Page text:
Choosing a bike is a lot like choosing which shoe to wear.
In both scenarios, depending on your experience, objective and budget, certain options are a bad idea.
In the triathlon community, many swimmers or runners are completely new to cycling which can make bike shops daunting. I love a great bike technician that offers suggestions based on the customer’s needs instead of inventory. Would you walk into a shoe store, go up to a sales person and say, “I am going to a gala, and I want your BEST PRETTIEST HIGHEST QUALITY shoe”? No, you wouldn’t. Why not? Because those are perspectives, and thee shoe has to match yours not the salespersons’. With that in mind, before going to a store, already have an idea of your budget, what you need, and why you are shopping for one.
I’ve sold shoes and started from scratch with cycling, so this illustration is dead on. This post is clearing the myths between different types of bikes and how riding changes depending on the bike.
MYTH 1a: You need a Time Trial/triathlon bike to participate in any triathlon.
MYTH 1b: Using a TT/triathlon bike will make you faster in any triathlon.
VERDICT: False. The only requirement to participate in a triathlon is having a bicycle helmet that clips onto your head throughout the ride and transition areas. Use whatever bike you have to get started. There are bicycle style laws for ITU racing which is for experienced athletes going for a specific result. The speed you’re able to go on a bike is based on the fit positioning to your body to power output ratio. You can be “fast” on any bike if your body is free to produce the most power. Buying a new bike won’t necessarily help if you aren’t getting it fitted to your body & bike frame for your unique body angles. Using a bike that you’re not confident in, or are unfamiliar with is dangerous for yourself and others on the course. Look for a design and position that you will WANT to ride, and keep you steady.
Look at it as wearing heels or flats to a special event. Which shoe will you have the most fun in & feel most confident? No I don’t mean an event that you can just bring multiple flip flops to change into. It is more important to wear the shoe that is most comfortable for the hours of the event, than to be wobbling around in unstable heels that you end up having to go barefoot afterwards. Smiling in flats is a lot more flattering than the alternative.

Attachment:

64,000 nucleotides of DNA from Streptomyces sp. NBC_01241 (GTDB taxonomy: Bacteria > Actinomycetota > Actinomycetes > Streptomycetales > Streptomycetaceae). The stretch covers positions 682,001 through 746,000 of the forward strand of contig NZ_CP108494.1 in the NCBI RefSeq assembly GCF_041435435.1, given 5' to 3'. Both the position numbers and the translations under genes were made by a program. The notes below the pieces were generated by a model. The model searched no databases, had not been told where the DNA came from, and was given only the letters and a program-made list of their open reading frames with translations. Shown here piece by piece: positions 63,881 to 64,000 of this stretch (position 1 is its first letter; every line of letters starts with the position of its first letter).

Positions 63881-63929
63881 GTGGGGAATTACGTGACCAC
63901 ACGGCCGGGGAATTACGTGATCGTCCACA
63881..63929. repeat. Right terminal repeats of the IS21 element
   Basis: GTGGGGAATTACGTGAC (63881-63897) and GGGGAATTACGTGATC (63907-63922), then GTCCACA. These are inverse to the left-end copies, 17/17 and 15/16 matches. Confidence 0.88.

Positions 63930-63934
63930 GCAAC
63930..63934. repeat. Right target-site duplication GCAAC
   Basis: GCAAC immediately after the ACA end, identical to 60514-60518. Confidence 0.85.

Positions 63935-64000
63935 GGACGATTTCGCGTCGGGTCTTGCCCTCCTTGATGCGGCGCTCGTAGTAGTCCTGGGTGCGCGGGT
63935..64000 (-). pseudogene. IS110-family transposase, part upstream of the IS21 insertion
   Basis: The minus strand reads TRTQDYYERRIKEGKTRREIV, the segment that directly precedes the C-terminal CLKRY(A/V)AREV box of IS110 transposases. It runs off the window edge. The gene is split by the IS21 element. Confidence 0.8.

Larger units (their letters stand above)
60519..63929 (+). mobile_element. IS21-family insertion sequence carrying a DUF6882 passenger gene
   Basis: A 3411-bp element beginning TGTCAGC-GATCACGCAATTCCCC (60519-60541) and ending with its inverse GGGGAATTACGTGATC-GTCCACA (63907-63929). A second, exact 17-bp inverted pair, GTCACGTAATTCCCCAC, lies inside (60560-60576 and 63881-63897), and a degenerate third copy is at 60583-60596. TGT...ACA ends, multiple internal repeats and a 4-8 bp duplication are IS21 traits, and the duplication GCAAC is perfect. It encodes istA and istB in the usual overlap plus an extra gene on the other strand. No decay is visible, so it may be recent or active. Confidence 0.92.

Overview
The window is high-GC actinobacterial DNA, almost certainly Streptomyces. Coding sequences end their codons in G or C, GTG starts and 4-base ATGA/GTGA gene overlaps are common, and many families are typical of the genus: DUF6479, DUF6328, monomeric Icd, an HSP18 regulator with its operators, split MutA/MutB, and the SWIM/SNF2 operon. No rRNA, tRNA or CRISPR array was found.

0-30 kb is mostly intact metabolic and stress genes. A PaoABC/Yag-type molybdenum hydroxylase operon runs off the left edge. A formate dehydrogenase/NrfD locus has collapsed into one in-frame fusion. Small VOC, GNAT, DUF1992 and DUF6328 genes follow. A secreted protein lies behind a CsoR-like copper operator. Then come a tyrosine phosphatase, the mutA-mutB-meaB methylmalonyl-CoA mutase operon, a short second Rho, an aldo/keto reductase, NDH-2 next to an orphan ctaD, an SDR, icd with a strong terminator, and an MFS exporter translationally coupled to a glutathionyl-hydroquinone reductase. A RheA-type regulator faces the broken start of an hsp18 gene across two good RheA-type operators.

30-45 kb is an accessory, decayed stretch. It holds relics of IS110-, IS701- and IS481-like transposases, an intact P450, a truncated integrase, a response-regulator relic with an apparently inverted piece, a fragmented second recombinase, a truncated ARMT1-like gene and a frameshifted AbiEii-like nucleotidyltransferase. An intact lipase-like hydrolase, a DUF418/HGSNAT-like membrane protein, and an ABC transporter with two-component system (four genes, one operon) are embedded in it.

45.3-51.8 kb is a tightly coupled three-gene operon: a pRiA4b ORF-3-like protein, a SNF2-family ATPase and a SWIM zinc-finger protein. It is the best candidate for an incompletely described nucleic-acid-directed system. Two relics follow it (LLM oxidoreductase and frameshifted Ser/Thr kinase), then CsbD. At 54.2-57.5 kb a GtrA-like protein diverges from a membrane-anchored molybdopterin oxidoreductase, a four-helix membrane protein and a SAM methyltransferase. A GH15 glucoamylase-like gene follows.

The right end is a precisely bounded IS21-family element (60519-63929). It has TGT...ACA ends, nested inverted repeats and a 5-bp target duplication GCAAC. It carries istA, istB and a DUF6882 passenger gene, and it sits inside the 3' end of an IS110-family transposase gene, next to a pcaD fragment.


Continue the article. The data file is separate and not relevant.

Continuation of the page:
MYTH 2: The only difference between Road and TT are the handlebars.
VERDICT: False. The only similarity between the two bikes are both use round wheels & it’s powered by your legs. The entire position of your body and hands on the bike changes! Notice in the photo (Myth 2) the body position design moves the seat post angle of your hips because the elbows need to rest parallel to your chin on the aero pads.
The road bike is agile, has multiple riding positions which allow the rider the fastest response time when road riding. Although added the “clip-on” aero bars to a road bike is a hack, there are limitations. Take a look at how further diagonally angled the road bike seat post is from the handlebars. Is there a hack between a heel and a flat? Yes, the wedge! The hack, is basically sitting on the road bike seat while stretching over your road bike handlebars into the aerobars, it’s clear to see that the road bike post is not designed for optimal position like that and it’ll need alterations in order to get you in the ideal power position. If all your rides are shorter distance rides (30 miles & under) then you may not notice the back strain, but be careful not to get injured as mileage increases.
The TT bike has to be ridden differently because it’s for a different purpose. Road bikes are flexible like TOMS flats, TT bikes are made to be like a stiletto. Just like you have to walk differently with different shoe shapes, and along that note, you expect different things from each shoe.
If you will ride the TT bike holding the horns/brakes the whole time, especially against the wind, it is unstable and dangerous. If you’re moving very quickly, on stairs, or on your feet constantly, then the stiletto is a dangerous shoe option. The ideal position for power and stability on a TT bike is on aero position, on the bars whether you’re on flats or downhills. If you hold the brakes on your road bike on a fast downhill, you aren’t utilizing the TT bike properly and will be safer on a Road bike.